Not surprisingly, over the past three years, federal policymakers have used NCD's research and input and lessons learned to design promising solutions. In addition, and as a result of Congressional hearings and Executive Branch evaluations of the America's response to Katrina and Rita, a specific set of legislated federal policy and organizational changes that will affect Americans with disabilities have been made.
For example, a number of critical changes were enumerated in the Homeland Security Appropriations bill (H.R. 5441) signed by President Bush on October 4, 2006. Some of the more notable changes targeted to Americans with disabilities are that the Administrator of FEMA:
- Will appoint a Disability Coordinator who will assess the coordination of emergency management policies and practices;
- Will interact with stakeholders regarding emergency planning requirements and relief efforts in case of disaster;
- Will revise and update guidelines for government disaster emergency preparedness;
- Will carry out and will test or evaluate, a national training program to implement the national preparedness goal, National Incident Management System, and National Response Plan:
- Will assess the Nation's prevention capabilities and overall preparedness, including operational readiness;
- Will identify and share best practices, after action reports to participants, and conduct long-term trend analysis;
- Will coordinate and maintain a National Disaster Housing Strategy;
- Will develop accessibility guidelines for communications and programs in, shelters, and recovery centers;
- Will set up evacuations standards and requirements, and help all levels of government in the planning of evacuation facilities that house people with disabilities.
A few critical changes were also recently introduced as a result of the Pets Evacuation and Transportation Standards Act of 2006 (PETS Act). The PETS Act requires FEMA to ensure that state and local emergency preparedness operational and evacuation plans take into account the needs of individuals with household pets and service animals before, during, and after a major disaster or emergency.
Best Practice Themes
The following themes can be used as guidance in your reaction and response to this call for best practices information.
1. How people with disabilities were provided with information about the severity of the emergency caused by the disaster or emergency, how to prepare for it, and how to evacuate.
2. Individual assistance (such as personal attendants, sign language interpreters, readers, and service animals) that was made available to people with disabilities during and after the emergency.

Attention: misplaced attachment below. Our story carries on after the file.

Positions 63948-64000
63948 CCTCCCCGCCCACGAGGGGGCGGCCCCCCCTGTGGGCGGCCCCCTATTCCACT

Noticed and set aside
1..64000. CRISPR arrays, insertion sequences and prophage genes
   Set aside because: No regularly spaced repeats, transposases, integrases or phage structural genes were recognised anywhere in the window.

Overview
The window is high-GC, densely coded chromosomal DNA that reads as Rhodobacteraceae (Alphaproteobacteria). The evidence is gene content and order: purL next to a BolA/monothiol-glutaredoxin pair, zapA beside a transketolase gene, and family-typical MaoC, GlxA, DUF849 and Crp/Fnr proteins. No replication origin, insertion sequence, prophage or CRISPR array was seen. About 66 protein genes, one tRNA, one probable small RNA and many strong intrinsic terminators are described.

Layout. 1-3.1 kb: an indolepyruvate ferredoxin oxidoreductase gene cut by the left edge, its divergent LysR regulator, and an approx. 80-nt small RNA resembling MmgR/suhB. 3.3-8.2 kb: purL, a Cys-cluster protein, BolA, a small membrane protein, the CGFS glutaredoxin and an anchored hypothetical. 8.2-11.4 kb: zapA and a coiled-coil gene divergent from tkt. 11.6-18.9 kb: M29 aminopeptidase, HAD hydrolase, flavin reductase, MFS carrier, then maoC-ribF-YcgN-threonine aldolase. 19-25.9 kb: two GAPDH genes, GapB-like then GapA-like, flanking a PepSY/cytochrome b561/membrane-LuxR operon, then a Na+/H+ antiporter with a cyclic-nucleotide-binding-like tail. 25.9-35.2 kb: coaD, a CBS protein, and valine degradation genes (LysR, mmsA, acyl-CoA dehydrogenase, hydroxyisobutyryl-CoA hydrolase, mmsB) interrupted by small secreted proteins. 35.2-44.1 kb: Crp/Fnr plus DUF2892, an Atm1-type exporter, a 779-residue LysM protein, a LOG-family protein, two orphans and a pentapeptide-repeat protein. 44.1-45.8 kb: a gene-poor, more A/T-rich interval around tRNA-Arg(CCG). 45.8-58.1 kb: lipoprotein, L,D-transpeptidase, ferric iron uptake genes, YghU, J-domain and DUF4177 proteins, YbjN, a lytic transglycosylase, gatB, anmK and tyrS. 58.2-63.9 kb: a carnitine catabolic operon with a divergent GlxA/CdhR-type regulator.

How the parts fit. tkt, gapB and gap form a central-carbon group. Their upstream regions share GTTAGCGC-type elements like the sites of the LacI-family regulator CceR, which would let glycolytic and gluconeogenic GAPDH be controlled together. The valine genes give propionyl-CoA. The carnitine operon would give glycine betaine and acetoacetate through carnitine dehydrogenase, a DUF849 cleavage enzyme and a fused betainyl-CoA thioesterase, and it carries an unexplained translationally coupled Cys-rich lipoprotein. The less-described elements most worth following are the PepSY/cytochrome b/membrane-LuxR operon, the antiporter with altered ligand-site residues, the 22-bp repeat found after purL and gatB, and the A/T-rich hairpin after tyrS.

3. Assistive devices (such as wheelchairs, walkers, canes, crutches, speech enabled or Braille note takers, pagers, closed captioning, TTYs, hearing aids, and batteries) that people with disabilities were able to keep with them during or after the disaster or emergency; assistive devices people were not able to keep; and, assistive devices that were replaced.
4. Whether accessible temporary housing or shelter was offered to people with disabilities.
5. Whether accessible transportation was provided to people with disabilities when evacuating during the disaster or emergency, receiving food and water, and reaching temporary shelters or housing. Whether people who use assistive devices were able to keep them during such transport.
6. Medical and mental health treatment, such as emergency care, counseling or medication, that were offered to people with disabilities. The types of accessibility problems that arose.
7. Schools that offered accommodations to students with disabilities affected or dislocated as a result of the disaster or emergency.
8. Types of temporary or permanent employment opportunities that were offered to people with disabilities.
9. Government services (such as Social Security, Medicare, Medicaid, subsidized housing, food vouchers, or any other government assistance) that were, and continue to be, made available to people with disabilities.
10. The immediate, short-term, and long-term aid provided by private, civic, faith-based, advocacy organizations or other groups to people with disabilities.
Please send your information to NCD in one of three ways: email (firstname.lastname@example.org), U.S. mail (National Council on Disability, ATTN: Homeland Security Committee, 1331 F Street NW, Suite 850, Washington, DC 20004) or fax (202-272-2022) by September 16, 2007. Please indicate whether you would like to make your response anonymous.
NCD believes the results of this public consultation will contribute to America's understanding of, and commitment to, building a critical infrastructure that incorporates access to emergency programs and services and includes physical, program, communication, and technological access for people with disabilities.
Thank you very much.